Upper cylinder 14 is threadingly coupled to a lower end of pressure chamber 8, and seal 16 prevents fluid flow therebetween. Within upper cylinder 14 is floating piston 18, which is a pressure responsive member. Floating piston 18 is movable within upper cylinder 14 and, during operation of downhole well tool 2, is urged to move downward by gas pressure within pressure chamber 8. Seal 20 prevents fluid flow between an outer circumference of floating piston 18 and an interior diameter of upper cylinder 14.

Cylinder connector 22 is threadingly coupled to a lower end of upper cylinder 14. Seal 24 prevents fluid flow between an outer circumference of an upper end of cylinder connector 22 and an interior of the lower end of upper cylinder 14. Cylindrical connector 22 includes flow port 26 having orifice 28 which substantially measures three-sixteenths of an inch in diameter at an upper end of flow port 26.

Lower cylinder 30 has an upper end which is threadingly coupled to a lower portion of cylindrical connector 22. Seal 32 prevents fluid flow between an outer circumference of the lower end of cylindrical connector 22, and an interior of the upper end of lower cylinder 30.

Secondary piston 34 is disposed interiorly of and is movable within lower cylinder 30. Secondary piston 34 is a second pressure responsive member and is movable within lower cylinder 30. Seal 36 seals between an outer circumference of secondary piston 34 and an interior diameter of lower cylinder 30.

Piston rod 38 is secured to secondary piston 34 by lock pin 40, and is also movable within lower cylinder 30.

Cylinder head 42 is threadingly coupled to the lower end of lower cylinder 30. Seal 44 prevents fluid flow between the outer circumference of cylinder head 42 and the interior diameter of lower cylinder 30. Seal 46 prevents fluid flow between an interior surface of cylinder head 42 and an outer circumference of piston rod 38, which is movable with respect to cylinder head 42 and seal 46.

Mandrel 48 has an upper end which is threadingly secured within cylinder head 42. Set screw 50 prevents rotation of mandrel 48 within cylindrical head 42 after mandrel 48 is threadingly secured within cylindrical head 42. Mandrel 48 includes longitudinally extending slot 52, and longitudinally extending slot 54 which are two diametrically opposed longitudinally extending slots through an outer tubular wall of mandrel 48.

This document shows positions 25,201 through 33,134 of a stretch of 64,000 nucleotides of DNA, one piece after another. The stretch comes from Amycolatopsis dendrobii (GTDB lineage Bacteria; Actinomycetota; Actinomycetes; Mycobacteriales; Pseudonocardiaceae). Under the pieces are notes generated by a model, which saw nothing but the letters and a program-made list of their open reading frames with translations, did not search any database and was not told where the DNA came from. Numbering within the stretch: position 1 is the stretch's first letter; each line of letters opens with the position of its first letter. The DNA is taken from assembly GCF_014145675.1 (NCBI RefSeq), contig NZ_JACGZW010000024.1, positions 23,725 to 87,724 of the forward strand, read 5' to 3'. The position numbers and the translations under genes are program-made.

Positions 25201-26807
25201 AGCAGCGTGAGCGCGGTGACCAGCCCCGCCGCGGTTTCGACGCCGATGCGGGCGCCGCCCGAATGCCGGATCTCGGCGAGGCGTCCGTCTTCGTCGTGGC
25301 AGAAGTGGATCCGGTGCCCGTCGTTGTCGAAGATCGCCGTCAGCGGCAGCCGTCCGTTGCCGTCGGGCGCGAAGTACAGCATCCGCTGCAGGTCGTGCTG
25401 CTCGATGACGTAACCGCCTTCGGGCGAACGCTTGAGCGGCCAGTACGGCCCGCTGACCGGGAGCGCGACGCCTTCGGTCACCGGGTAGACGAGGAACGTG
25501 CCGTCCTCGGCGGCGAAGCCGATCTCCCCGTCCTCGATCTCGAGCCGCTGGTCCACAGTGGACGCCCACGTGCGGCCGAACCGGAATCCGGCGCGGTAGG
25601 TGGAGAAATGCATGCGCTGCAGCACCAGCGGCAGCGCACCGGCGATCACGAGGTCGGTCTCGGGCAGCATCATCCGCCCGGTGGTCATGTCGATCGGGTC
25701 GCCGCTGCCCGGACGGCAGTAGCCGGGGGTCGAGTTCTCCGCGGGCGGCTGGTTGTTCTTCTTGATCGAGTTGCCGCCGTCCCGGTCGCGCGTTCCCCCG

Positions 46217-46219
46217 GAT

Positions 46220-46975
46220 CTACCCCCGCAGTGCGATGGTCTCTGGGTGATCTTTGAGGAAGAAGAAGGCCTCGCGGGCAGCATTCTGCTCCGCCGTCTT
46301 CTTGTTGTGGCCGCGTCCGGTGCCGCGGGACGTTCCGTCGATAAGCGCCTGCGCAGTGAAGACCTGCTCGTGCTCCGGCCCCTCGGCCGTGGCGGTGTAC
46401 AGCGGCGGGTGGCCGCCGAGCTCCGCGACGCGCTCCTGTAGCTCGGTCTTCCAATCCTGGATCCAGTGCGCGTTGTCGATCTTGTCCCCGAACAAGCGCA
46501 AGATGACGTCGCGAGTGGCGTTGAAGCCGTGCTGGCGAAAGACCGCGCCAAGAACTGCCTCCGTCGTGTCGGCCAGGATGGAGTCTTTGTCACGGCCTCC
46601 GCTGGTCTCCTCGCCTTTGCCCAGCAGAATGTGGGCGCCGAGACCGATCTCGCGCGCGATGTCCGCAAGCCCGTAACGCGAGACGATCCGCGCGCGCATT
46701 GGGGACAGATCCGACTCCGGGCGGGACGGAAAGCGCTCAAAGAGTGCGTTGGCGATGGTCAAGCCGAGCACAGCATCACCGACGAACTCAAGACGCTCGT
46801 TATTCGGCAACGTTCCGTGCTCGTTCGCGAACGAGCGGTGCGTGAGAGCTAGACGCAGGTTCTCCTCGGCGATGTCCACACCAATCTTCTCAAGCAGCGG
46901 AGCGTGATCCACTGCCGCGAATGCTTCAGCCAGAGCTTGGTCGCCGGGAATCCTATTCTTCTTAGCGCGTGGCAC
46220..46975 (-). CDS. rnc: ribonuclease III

Cross link 56 inserts through longitudinally extending slot 52 and longitudinally extending slot 54, and is movable longitudinally within slots 52 and 54. Cross link 56 further inserts through piston rod 38 and sleeve 58 to couple sleeve 58 to piston rod 38. Cross link retaining ring 60 retains cross link 56 within sleeve 58 to maintain cross link 56 in engagement within sleeve 58 and piston rod 38. Lock screw 62 (not shown) secures cross link retaining ring 60 to sleeve 58.

Sleeve 58 is a driven member which is driven downward by piston rod 38 and cross link 56 when secondary piston 34 is urged into moving downward during operation of downhole well tool 2.

Pressure equalization ports 64 and manual bleeder valve 10 are provided for releasing fluid pressure from within pressure chamber 8, upper cylinder 14, and lower cylinder 30 after operation of downhole well tool 2. Pressure equalization ports 64 are provided at seal 16, seal 24, and seal 44. During disassembly of downhole well tool 2 after operation within wellbore B, thread pressure equalization ports 64 allow release of pressure from within downhole well tool 2 by passing over seal 16, seal 24, and seal 44, respectively, prior to the threaded connections of these seals being completely uncoupled. Thread pressure equalization ports 64 thus allow pressure to be released from the interior of downhole well tool 2 prior to fully uncoupling portions of downhole well tool 2.

Hydraulic fluid 66 is contained between floating piston 18 and secondary piston 34 to provide an intermediate fluidic medium for transferring force between floating piston 18 and secondary piston 34. As shown in FIG. 2, prior to actuating pressure setting tool 6, hydraulic fluid 66 is primarily disposed within upper cylinder 16.

During operation of pressure setting tool 6 to move sleeve 58 with respect to mandrel 48, a gas pressure generated within pressure chamber 8 urges floating piston 18 downward. Downward movement of floating piston 18 presses hydraulic fluid 66 through orifice 28 and flow port 26 to drive secondary piston 34 downward. Movement of secondary piston 34 downward within lower cylinder 30 causes piston rod 38, cross link 56, and sleeve 58 to move downward with respect to lower cylinder 30 and mandrel 48. Firing head 4, pressure chamber 8, upper cylinder 14, cylinder connector 22, lower cylinder 30, cylinder head 42, and mandrel 48 remain stationery as floating piston 18, hydraulic fluid 66, secondary piston 34, piston rod 38, cross link 56, sleeve 58, and cross link retaining ring 60 move within pressure setting tool 6.